A Polytheist, a Monotheist and an Atheist walk into a bar…,
Okay, there wasn’t a bar involved; it just sounded more amusing that way.
Sometimes at work, when time and energy allow, we find ourselves debating the big (and even medium sized) questions which have long plagued mens souls. During one such recent late shift, a trio of us were knocking around that old standby: “What is the Meaning of Life?”.
The time spent on the actual topic was fairly short as both the Polytheist (yours truly) and the Atheist agreed that there really wasn’t a single (capital ‘M’) meaning to life. Along the way, however, we touched on a number of other topics and I began to notice a funny inconsistency in the beliefs of my fellows which, in retrospect, I should have seen long before.
People have some very contradictory beliefs about so called “Human Emotion”.
On the one hand, we like to see emotions, particularly the complex ones, as a handy line that separates us from what we choose to consider lesser creatures. Love, hate, compassion and grief are seen as the particular provence of human kind. These things show that we have big complicated brains capable of reasoning beyond our simple hungers for food, sex and shelter.
A swarm of bees may appear to be angered when a bear damages it’s hive in search of honey, but we assume that they do not HATE the bear. Likewise, the bear, while certainly drawn to the honey by it’s sweet taste, could not be experiencing anything like JOY while lapping it up from within a cloud of FRUSTRATED stinging insects.
We have been warned time and again, against anthropomorphizing the lesser beasts. Your cat does not LOVE you. Your dog is not FAITHFUL. They just want you to give them food and attention and shelter.
Animals, we have been told, are not like us. They do not experience complex emotions, they do not have language and they don’t make tools. These are things that only humans do.
In recent years the behavioral scientists have had to do a bit of backtracking in the areas of animal language and tool making. Silly old reality, getting in the way of academic hubris.
Ah well, at least they got one out of the three correct, right? You can, at the very least, rest assured that your dog does not love you and your cat did not piss on the bed because he was angry that you were gone all day. Humanity is still safely and securely above the station of the lesser beasts.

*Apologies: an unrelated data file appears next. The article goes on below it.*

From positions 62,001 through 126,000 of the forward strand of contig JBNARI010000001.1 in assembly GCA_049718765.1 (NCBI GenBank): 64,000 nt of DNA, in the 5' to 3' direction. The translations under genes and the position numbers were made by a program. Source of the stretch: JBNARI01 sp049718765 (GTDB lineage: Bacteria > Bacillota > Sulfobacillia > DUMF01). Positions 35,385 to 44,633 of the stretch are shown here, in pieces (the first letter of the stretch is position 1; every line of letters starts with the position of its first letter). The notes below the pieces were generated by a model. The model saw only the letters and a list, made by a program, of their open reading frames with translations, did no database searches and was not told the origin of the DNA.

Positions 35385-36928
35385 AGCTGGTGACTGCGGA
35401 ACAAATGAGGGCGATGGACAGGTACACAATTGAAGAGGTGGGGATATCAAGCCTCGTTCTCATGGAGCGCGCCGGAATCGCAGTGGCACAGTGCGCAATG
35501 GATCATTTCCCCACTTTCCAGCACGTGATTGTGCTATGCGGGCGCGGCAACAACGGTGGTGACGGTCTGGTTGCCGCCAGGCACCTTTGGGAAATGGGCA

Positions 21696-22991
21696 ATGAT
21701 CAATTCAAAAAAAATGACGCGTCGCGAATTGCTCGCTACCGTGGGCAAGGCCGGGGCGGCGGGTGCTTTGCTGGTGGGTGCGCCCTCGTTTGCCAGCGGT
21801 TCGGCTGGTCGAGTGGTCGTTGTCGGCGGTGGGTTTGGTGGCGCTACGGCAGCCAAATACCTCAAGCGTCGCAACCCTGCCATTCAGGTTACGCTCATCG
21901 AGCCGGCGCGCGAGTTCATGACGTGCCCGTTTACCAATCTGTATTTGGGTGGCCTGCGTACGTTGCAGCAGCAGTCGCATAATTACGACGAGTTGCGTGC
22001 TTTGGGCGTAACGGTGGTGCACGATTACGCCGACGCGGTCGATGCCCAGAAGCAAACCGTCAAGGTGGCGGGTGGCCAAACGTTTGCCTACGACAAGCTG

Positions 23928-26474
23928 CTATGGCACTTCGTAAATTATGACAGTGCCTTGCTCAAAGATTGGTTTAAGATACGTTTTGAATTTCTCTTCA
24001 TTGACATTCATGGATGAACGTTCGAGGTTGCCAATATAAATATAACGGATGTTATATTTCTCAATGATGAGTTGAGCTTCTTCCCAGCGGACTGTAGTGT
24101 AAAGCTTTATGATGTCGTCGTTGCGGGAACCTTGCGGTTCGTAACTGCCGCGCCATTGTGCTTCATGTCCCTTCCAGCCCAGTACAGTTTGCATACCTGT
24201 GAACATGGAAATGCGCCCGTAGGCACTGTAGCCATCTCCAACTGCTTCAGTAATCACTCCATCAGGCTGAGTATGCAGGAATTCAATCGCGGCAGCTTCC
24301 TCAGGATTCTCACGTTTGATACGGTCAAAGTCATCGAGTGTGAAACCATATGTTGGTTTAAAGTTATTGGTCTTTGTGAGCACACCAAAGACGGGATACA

But what about deity?
During our debate my co-workers (the Monotheist and the Atheist) both expressed serious doubt when I suggested that the gods were capable of emotion. Both of them made the suggestion that crude human emotion was beneath the station of such advanced beings (should such beings “hypothetically” exist).
It was even suggested that God, as some all-encompassing force or intelligence, would be emotionless. Imagine an all powerful being of pure rationality but somehow incapable of either wrath or compassion. In all honesty, the idea made me shudder.
I realize now that I’ve heard this theme (in a few variations) repeated many times before.
Sometimes, like in this instance, the divine is said to be above lowly human emotions. I find it odd that the very thing that is said to show our superiority to the rest of the animal world should be, for some reason, lacking in that which is seen to be above our station?
Often, it’s just the so called “negative” emotions to which God is said to be superior. Typically, the catchphrase for these believers is: “God is Love”. I usually hear this argument from New Agers and from those Christians who choose to ignore the first 39 books in their Bible. I find the deity that these folks imagine far too saccharine for my tastes and an unlikely candidate for ultimate authority in our rather “rough and tumble” universe.
Most often, I hear human emotion trotted out as the reason the gods of myth are either unworthy of worship or were simply made up by men long ago. “In the stories,” I have been told, “the gods act just like people. They get angry or jealous or lustful with each other. They make war with each other and with mankind. The gods, if they were truly superior, would act better than we do. They wouldn’t be subject to love or sorrow or fear. They would be above those things.”
It’s an interesting theory. We mortals can hate and love because we are above the animals but the gods cannot hate and love because they are above us.
If it is the degree to which we are capable of feeling emotion that indicates our superiority, wouldn’t beings that were superior to us experience emotion to an even greater degree? Might not some of them exist as living personifications of those emotions – just like the mythology suggests?
I am forced to wonder if the gods are exempt from language skills and tool making as well. Questions for another day, I suppose.